You may also use special winter mats or beds. A popular and effective combination is a winter-grade air sleeping pad with reflective fabric placed over a closed-cell foam pad that also has a reflective surface. This setup offers excellent warmth while still being lightweight and easy to pack, making it ideal for a cold-weather sleep system.
Also, make sure your dog’s sleeping area is well-insulated too
8. Sleeping bag
Make sure your sleeping bag is suitable for the temperature you’ll be in. You might also want to bring a liner for your sleeping bag, which can make it a bit warmer. Look for features like a draft collar, hood, zipper quality, and internal pockets for convenience and added warmth.
Modern materials have made sleeping bags and quilts more efficient and lighter than ever before. Adding a featherweight quilt to your winter sleeping bag offers an extra layer of warmth without adding much weight to your gear.
Mummy-shaped bags offer more warmth as they hug close to your body. Ensure the bag is comfortable for your height and build.
Moreover, Down insulation is lighter and more compressible but less effective when wet. Synthetic insulation is bulkier but performs better in damp conditions.
At night, put your clothes inside the sleeping bag to fill up empty space and keep you warm. Plus, you’ll have warm clothes to put on in the morning.
9. Bring more blankets
When camping in cold weather, having extra blankets is always a good idea. They are great for adding insulation under your sleeping area, for extra warmth when you’re hanging out at the campsite, and even for taking on walks to use as a place to sit.
10. Dress in layers
When camping in cold weather, wearing multiple layers of clothing is essential. Use wool or synthetic materials for your base layers. For middle layers, fleece, wool, silk, or polyester are good choices.
For the outer layer, puffy jackets and shell jackets may be used. Your outer layer should be waterproof and breathable. These layers help you control your body temperature better.
Shell jackets are excellent at trapping heat. If it helps you sleep better, don’t hesitate to sleep in a hardshell jacket. Just make sure you’re not keeping too much moisture inside your clothing layers.
It’s important to avoid sweating because when sweat dries, it can make you feel cold. By adding or removing layers as needed, you can manage your body heat and avoid sweating as much as possible.
It is pertinent to mention that wearing tight clothes can slow down blood flow, making you feel cold faster so choose your clothes accordingly. Also avoid cotton because it makes you sweat more and lose heat quickly.
11. Using Heated Gloves, Hand Warmers and Heated Boots
Using hand warmers, heated gloves, and heated boots can be a great way to enhance your comfort during winter camping. While you can’t bring large heating devices like a space heater, these smaller, technology-based solutions can effectively keep your fingers and toes warm.
12. Bring the right shoes
When you camp in winter, you might have to walk through mud, snow, and rain. Having wet or cold feet while camping is very uncomfortable. So, wear warm and waterproof walking boots, and remember to bring lots of socks to keep your feet dry and warm.
13. Store your shoes inside the tent
In summer, it’s okay to leave shoes outside to keep dirt out of your tent. But in winter, you should keep your shoes inside, in a warm part of your tent. This will stop them from getting too cold or freezing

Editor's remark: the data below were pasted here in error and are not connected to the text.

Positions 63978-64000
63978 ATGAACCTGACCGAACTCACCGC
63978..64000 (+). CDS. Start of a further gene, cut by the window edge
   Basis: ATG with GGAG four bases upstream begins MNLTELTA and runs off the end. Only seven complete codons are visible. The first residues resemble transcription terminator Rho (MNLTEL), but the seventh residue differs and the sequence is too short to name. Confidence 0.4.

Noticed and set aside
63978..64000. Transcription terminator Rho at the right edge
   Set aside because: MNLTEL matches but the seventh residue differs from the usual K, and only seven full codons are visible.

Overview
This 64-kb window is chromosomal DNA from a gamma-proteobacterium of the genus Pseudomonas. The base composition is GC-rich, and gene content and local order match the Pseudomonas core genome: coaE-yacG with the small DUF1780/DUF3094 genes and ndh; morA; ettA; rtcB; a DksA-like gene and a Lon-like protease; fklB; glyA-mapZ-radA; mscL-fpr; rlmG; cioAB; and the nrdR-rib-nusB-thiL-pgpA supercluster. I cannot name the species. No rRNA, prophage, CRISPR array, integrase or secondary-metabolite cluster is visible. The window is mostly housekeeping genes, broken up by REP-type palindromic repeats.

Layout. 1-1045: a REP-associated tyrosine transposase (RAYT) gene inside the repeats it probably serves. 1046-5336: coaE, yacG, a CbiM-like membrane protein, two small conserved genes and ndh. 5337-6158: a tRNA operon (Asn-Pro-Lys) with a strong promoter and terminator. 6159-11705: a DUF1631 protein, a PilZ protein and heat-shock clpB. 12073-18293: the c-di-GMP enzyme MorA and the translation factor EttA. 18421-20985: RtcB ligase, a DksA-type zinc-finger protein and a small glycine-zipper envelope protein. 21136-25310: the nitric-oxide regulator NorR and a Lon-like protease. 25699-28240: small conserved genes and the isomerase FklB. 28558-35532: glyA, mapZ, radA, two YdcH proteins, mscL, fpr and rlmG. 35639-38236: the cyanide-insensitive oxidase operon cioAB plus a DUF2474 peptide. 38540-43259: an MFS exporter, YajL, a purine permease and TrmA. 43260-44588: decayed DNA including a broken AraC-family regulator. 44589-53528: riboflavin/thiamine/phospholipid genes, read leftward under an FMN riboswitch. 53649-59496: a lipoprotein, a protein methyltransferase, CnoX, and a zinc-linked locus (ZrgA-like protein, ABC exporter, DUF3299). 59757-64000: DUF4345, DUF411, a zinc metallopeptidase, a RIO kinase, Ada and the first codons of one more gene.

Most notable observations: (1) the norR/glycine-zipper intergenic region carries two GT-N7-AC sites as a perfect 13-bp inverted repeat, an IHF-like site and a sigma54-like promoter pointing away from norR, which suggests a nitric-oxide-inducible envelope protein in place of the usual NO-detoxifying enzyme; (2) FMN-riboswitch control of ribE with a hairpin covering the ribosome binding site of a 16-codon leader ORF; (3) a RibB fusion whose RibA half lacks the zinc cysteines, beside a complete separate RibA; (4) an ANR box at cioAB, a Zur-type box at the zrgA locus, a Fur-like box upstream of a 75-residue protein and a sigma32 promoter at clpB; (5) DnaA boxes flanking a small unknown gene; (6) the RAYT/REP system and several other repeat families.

14. Keep everything dry
If your clothes, shoes, or bedding get wet, it’s much harder to stay warm. Wet materials often lose their ability to insulate, which means they won’t keep you warm. Bring extra clothes and store them in a waterproof bag so you always have dry items to change into.
15. Get warm before sleeping
If you’re cold when you get into your sleeping bag, warming up first is better. Your body heat helps warm the air in the bag, so you’ll stay warm all night.
16. Place a hot water bottle near your groin area for warmth
Instead of putting a hot water bottle at your toes, which is common advice, place it near your groin area. This position allows the heat from the bottle to warm the blood circulating through your body, effectively warming your entire body more quickly.
However, be careful when handling hot water to avoid burns. It’s important not to use a metal bottle for this purpose. Also, make sure to tighten the lid of the bottle securely to prevent any leaks.
17. Wearing a balaclava to bed
Wearing a balaclava to bed while winter camping is an effective way to retain body heat, as a significant amount of heat is lost through your head. Unlike beanies or jacket hoods, which may slip off during the night, a balaclava stays in place, ensuring that the warmth you generate stays trapped.
Plus, it has a breathing hole for ventilation. For even more warmth, you can layer a balaclava under a beanie or a hood, which can significantly increase your comfort as you sleep in cold conditions
18. Eat foods that keep you warm
Think of your body like a heater that works better with more food, like fuel. Eating healthy, balanced meals gives your body the right fuel to stay warm. It’s especially important to eat enough during winter camping. Foods that take a while to digest can help your body stay warmer for longer.
Choose foods rich in sugar, fats, and carbohydrates to keep your body warm. You’ll use more energy than usual, so it’s okay to eat a bit more. Things like oats, bananas, potatoes, and caffeine can raise your body temperature. Eating foods high in fat and protein before bedtime is particularly effective because they burn slower than carbohydrates, providing longer-lasting warmth throughout the night.
Your body uses calories to generate heat, so continuous snacking keeps your internal heat production active. If you’re feeling cold while camping, eat snacks like nuts, cheese, and granola bars to warm up.
19. Keep drinking water
Make sure to drink enough water and don’t drink too much alcohol. Taking care of your body this way helps it work its best in the cold.